In time, as the Mysteries became decadent and lost their efficacy around the ninth to tenth centuries bc, these rituals were often limited to a group of the men, while the rest of the village watched, creating an audience for the first time. In Athens the dithyramb was celebrated by fifty men or boys with a standardised form to the ceremony. After the ritual failed on a number of occasions to bring abundant crops, it began to lose its magical appeal. However, this creation of the audience, the switching from the orchestra to the theatre (from theatron or ‘seeing place’), led to the form that drama and the performing arts utilize even today.
As the spiritual senses faded, human beings were pushed into a kind of aloneness, isolated within themselves and into acting more as individuals rather than through being commonly inspired as a group. Dance followed this pattern, for the first time taking on the role of a profession and, in western culture, predominantly one of men. Just as verbal teachings were preserved in the Mystery temples along with techniques for accessing the words of the gods, so too were the dances the preserve of the temple. As such, the formerly spontaneous activity that was imminently inspired now became frozen into precisely memorised movements for which the temple dancer was trained. A training in technique and aesthetic sensitivity developed which restricted experimentation or an individual’s personal inspiration by the Muse. The importance of adhering to the prescribed form is underlined in one example: in the New Hebrides, any dancer making a mistake was assaulted, wounded, or even killed by bowmen posted to watch for any inaccuracy in the rituals.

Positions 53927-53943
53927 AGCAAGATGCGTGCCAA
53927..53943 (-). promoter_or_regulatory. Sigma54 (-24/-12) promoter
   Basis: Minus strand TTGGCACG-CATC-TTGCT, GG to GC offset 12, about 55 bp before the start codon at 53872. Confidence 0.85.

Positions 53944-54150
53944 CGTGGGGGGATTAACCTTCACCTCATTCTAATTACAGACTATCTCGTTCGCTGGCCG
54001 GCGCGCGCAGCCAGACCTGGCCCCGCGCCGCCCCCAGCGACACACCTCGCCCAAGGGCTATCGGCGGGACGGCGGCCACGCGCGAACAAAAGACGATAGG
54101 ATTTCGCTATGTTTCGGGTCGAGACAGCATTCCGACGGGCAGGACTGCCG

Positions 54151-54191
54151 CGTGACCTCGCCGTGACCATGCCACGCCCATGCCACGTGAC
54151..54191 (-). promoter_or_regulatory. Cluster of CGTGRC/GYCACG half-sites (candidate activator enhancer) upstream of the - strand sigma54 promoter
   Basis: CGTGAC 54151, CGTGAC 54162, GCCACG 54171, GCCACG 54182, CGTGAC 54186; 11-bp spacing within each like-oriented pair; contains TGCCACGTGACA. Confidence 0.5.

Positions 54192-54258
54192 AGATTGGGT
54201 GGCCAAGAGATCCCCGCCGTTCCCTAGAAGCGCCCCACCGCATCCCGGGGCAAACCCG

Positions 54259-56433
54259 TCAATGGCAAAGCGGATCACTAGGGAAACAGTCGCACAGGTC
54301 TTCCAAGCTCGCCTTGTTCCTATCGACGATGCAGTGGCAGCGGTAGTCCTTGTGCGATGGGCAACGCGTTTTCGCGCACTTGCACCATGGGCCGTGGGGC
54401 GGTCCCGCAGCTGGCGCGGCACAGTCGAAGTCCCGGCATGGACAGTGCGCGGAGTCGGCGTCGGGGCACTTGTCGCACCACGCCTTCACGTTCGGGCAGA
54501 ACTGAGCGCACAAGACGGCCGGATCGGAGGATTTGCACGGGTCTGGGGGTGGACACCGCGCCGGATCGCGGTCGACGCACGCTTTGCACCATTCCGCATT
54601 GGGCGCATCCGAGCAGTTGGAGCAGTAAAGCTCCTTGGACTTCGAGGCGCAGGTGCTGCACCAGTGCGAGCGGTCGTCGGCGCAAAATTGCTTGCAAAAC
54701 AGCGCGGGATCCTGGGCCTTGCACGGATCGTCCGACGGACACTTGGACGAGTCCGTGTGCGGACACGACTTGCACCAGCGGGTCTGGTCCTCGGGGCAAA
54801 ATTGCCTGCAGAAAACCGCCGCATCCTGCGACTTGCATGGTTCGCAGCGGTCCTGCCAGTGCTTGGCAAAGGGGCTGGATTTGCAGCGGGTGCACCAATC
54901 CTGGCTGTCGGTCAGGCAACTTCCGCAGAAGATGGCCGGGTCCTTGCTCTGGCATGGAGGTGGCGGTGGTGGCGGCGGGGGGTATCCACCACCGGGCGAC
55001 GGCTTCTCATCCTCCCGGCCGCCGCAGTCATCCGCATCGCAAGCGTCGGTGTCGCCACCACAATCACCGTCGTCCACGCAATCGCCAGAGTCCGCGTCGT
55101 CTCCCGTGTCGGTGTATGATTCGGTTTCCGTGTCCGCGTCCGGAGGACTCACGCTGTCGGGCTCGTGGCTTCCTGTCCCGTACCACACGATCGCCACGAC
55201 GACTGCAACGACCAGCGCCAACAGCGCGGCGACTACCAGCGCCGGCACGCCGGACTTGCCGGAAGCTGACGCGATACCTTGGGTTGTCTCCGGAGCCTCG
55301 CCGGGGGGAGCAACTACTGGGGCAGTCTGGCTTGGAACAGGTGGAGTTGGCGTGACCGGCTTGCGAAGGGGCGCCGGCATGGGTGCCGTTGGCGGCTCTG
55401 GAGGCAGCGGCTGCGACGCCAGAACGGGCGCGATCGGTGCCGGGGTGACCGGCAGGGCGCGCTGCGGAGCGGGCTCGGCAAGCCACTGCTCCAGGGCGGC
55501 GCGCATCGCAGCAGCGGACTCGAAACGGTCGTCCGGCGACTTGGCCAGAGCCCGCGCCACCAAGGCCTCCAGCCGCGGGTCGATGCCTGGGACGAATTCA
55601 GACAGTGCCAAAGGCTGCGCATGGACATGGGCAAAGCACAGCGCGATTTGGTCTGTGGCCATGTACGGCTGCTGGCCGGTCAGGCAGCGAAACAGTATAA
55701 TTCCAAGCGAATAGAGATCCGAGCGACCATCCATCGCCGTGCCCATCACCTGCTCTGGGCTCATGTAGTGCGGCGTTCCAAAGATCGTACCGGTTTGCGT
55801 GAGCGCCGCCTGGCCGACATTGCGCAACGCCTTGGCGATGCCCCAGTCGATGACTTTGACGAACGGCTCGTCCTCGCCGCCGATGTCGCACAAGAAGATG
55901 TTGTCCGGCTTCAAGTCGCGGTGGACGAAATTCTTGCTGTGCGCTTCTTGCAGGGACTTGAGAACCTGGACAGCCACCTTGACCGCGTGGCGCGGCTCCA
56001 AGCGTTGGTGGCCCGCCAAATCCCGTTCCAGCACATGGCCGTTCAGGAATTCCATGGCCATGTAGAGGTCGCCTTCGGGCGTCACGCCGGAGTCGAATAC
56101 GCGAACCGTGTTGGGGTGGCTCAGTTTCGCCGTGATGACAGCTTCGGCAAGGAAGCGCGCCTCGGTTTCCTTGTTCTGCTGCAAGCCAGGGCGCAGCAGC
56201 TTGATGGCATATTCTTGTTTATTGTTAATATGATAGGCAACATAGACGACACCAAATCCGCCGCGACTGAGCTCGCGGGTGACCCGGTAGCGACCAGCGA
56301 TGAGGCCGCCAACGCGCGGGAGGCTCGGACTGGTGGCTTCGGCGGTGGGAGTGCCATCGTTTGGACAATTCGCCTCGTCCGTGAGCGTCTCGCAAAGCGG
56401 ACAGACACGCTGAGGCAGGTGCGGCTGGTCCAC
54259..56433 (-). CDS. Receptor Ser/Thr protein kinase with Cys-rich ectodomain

Another example, in this case from music, comes from the ancient Chinese text, Shu King. There is described how the Emperor Shin traveled throughout the country testing the exact pitch of the music played in the various districts, checking that the music was in perfect correspondence with the five tones of their pentatonic scale. It was taught that if the districts began to tune their instruments differently, the peoples themselves would begin to differ and to fight among themselves. Such strictures placed on the performance of the arts thus arose from the fear that any deviations from the formula once revealed by those who could experience the spirit would cause the gods to withdraw their blessing and beneficence from that tribe or people. Interestingly, remnants of these old Mystery dances can still be found, from Hopi reservations to temples in Bali to the movements which the Caucasian Greek sage, G.I. Gurdjieff, brought back from his ‘Meetings with Remarkable Men’ in Central Asia.